Orbital Mechanics

Use this site to demonstrate or explore some basic concepts related to controlling an orbiting spacecraft.

Spaceship Controls

The spaceship can be controlled using a mouse, touch or a keyboard.

Changing the size or orientation of your device's screen might require using the "Reset" button to reposition the spaceship correctly.

If your craft leaves the screen, it will come back.  Remember Kepler's laws, though.  The further away it is, the more slowly it moves.

Background Information

Maneuvering a spacecraft is mostly a matter of adjusting the shape of its orbit.  Satellites move in elliptical orbits around the central body.  Small adjustments in speed alter the eccentricity of the ellipse.  The emphasis is always on minimizing the amount of fuel required to achieve the desired result.  These pages allow you to explore applications of this knowledge.

This site focuses on changing the shape of an orbit by changing speed.  There are other aspects of controlling orbits that are not dealt with here, such as changing the plane of the orbit.

Newton's Cannon Page

Why don't satellites fall out of the sky?  They are falling out of the sky.  They just keep missing the ground.

In a famous thought experiment, Isaac Newton explained how orbits work.  He imagined firing a cannonball from a very high mountain.  Gravity pulls the ball towards the centre of the earth, but the faster the ball is moving, the more gently it curves towards the ground.  Fast enough and it will never hit the ground.

Simulate Newton's thought experiment here by varying the speed of the cannon ball using the slider.

Free Flight Page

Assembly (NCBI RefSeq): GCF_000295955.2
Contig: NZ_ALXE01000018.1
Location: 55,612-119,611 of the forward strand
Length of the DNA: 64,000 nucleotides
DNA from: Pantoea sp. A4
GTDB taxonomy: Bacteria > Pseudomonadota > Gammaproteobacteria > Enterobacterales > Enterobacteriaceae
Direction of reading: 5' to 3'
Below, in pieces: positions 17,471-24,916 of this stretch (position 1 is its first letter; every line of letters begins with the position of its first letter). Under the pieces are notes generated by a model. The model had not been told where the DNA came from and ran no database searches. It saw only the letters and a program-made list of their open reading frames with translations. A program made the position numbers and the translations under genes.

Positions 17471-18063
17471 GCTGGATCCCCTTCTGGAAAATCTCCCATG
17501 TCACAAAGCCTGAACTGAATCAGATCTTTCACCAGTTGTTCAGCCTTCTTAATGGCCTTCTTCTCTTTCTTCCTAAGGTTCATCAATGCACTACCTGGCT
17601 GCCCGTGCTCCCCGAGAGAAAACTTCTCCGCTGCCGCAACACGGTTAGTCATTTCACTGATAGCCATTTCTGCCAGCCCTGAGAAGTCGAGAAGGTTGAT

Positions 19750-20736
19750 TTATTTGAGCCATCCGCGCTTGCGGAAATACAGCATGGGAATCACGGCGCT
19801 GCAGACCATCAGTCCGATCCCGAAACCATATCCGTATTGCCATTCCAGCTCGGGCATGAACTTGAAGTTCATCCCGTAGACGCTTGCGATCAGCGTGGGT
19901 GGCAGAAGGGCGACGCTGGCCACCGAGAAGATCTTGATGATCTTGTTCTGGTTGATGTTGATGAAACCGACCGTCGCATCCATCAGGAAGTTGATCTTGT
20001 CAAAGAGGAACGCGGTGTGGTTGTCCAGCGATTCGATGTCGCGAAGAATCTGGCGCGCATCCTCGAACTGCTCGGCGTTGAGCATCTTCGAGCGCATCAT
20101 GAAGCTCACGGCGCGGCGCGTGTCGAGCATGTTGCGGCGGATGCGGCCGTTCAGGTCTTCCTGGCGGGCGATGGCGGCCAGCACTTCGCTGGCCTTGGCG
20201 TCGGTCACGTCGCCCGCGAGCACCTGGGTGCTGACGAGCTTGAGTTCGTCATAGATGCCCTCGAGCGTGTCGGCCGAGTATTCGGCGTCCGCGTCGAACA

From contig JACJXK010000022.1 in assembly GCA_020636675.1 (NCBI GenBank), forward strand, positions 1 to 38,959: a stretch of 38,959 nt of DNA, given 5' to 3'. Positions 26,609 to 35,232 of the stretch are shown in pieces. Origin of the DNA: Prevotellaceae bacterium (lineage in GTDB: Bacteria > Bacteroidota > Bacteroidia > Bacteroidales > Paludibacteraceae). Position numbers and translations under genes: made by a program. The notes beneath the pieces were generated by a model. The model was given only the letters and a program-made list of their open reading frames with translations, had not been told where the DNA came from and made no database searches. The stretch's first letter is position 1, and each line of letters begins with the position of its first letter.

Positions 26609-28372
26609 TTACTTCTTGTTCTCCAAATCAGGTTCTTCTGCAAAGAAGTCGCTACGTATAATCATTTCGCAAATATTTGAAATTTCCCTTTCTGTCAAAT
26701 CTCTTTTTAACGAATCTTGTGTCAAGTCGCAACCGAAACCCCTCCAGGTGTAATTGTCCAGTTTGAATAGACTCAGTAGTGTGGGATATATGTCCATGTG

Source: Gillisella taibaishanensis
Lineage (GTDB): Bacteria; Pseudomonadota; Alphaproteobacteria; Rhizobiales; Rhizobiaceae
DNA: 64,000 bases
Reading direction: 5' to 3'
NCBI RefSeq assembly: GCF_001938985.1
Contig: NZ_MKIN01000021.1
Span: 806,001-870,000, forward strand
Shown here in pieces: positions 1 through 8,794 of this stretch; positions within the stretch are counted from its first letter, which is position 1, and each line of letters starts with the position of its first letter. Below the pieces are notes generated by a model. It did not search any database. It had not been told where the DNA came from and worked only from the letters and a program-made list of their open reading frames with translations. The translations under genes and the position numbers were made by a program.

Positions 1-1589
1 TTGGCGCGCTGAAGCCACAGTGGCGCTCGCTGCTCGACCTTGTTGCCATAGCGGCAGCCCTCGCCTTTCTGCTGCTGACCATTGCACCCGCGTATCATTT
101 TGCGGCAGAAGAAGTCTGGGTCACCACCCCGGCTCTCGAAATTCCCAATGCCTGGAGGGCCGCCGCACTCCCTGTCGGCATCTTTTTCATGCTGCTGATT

Experiment to see how a brief change in speed alters the shape of the orbit.

A brief burst of speed puts your spacecraft into a more eccentric orbit that carries it further from the central body.  The point where the engine was fired becomes the periapsis of the new orbit.

A brief reduction in speed puts the craft into an orbit that takes it closer to the central body.  The point where the engine was fired is the apoapsis of the new orbit.

Transfer Orbits Page

Move the spacecraft from its initial orbit into either of the two alternative orbits shown.  You should be able to achieve this with only two brief bursts of the engines.

This process is similar to how satellites are placed into high altitude orbits around the earth.  First they are placed into a low altitude earth orbit by the launch system, then they are moved to a higher orbit by changing speed to adjust the orbit's shape, just as you are doing in this simulation.  Travelling to Mars is achieved in a similar way.  Initially, the spacecraft is orbiting the sun at earth's distance from the sun.  A brief increase in speed puts it into a more elliptical orbit that carries it to Mars' distance from the sun.

Docking 1 Page

On the Transfer Orbits page you saw that a spacecraft can be moved from one orbit to another just by changing speed.  If the intention of changing orbits is to dock with a space station, or land on Mars, or similar, then it isn't enough to just get the speeds right.  You also have to get the timing right so that the space station or Mars are in the right place when you get there.  Try it here!

You should able to dock with the satellite on your first try.  A spaceship doesn't carry enough fuel and supplies for multiple trial-and-error attempts.

Docking 2 Page

This is similar to the Docking 1 page, except that your spacecraft starts out in the same orbit as the satellite it is trying to dock with.  Since your ship starts just behind the satellite, common sense might suggest that you need to speed up to catch up with it.  Firing the engines to speed up doesn't work, though, does it?  Think about Kepler's Laws.  You should be able to catch the satellite in minimal time with just one brief firing of the engine.

Soyuz in orbit